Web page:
Horse Power

When my husband David and I were in London a few weeks ago I could not help but notice how many statues there were with various Kings and military leaders on handsome mounts in many places in the center of the city.  Richard the Lionheart astride a powerful steed just outside the Houses of Parliament.  He ruled from 1189 – 1199. What would he make of all the Brexit turmoil going on inside the House now?  Well seeing as his sword was bent during WWII by a German bomb he might well think getting out of the EU was a good idea. Who knows? But there he is encased in his armour and sword held high. Horse with open mouth, arched neck and flowing mane ready to charge forward into battle.

Just up the road in Whitehall Earl Haig is a commanding figure on a tall plinth just outside the Horse Guards astride a powerful horse.

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Earl Haig

Not far off on the other side of Horse Guards in the Parade stands Lord Wolesley K.P. G.C.B.O.M.  G.C.M.G.  ( I have no idea what all those initials are. If you know please leave a comment below) Clearly this was an important man in the military. The plaque tells us that he was the Commander in Chief of the British Army from 1859-1900. And….this is pretty amazing….the statue is cast from the metal of the guns that were taken in his campaigns. That sends a message doesn’t it? Don’t mess with the British Army or we’ll melt your guns and turn them into horse statues.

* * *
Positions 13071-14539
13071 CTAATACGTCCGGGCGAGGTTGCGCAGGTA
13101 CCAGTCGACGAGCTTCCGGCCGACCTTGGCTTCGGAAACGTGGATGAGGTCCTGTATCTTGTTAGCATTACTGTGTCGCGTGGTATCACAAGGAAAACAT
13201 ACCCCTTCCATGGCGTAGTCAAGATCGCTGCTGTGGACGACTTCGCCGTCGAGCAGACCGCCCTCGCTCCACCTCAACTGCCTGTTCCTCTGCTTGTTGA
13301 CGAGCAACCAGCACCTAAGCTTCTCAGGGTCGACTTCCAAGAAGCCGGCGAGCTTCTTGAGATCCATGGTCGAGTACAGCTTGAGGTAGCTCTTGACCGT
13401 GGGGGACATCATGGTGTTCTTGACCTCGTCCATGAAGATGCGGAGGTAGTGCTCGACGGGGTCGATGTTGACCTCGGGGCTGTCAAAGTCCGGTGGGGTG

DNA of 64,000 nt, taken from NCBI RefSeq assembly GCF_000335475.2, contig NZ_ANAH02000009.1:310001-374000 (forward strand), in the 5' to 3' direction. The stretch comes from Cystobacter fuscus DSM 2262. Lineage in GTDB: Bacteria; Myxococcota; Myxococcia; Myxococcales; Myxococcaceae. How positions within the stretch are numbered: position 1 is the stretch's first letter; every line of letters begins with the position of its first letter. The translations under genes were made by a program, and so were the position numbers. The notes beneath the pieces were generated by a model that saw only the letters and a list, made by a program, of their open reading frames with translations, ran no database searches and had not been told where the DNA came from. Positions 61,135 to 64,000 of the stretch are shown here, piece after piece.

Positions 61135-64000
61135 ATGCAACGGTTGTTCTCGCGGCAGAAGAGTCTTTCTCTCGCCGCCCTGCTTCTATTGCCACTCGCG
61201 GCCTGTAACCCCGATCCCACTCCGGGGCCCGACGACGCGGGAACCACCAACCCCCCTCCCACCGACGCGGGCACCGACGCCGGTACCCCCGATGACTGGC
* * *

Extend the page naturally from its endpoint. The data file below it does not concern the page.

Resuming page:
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Lord Wolesley

On the other side of Green Park there is Hyde Park Corner and the Wellington Arch and a statue of Wellington. This is a fairly modest little statue for someone as famous as the Duke of Wellington. But he is riding a very noble steed.

 

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Wellington

And then there is the Wellington Arch. Well that is pretty epic stuff. The four horse Chariot of War has the winged Goddess of Victory descending upon it. These horses are wild creatures indeed and threaten all sorts of fury and tempest.

 

Well this is all very interesting but what is my point?  My point is that all of these monuments have horses that indicate the power and the might and the superiority of the riders and the people they represent.  Here is Victory! Here is Power! Do not defy us or you will perish! I may be going a bit too far but the horse can give the impression of all that.  Let’s face it do we see any monuments with modern Generals popping their heads out of an armoured tank? Or even worse a Humvee? No, we do not. And how impressive would it be if we did? Not very. The horse is what gives these statues stature and importance. Horse Power!

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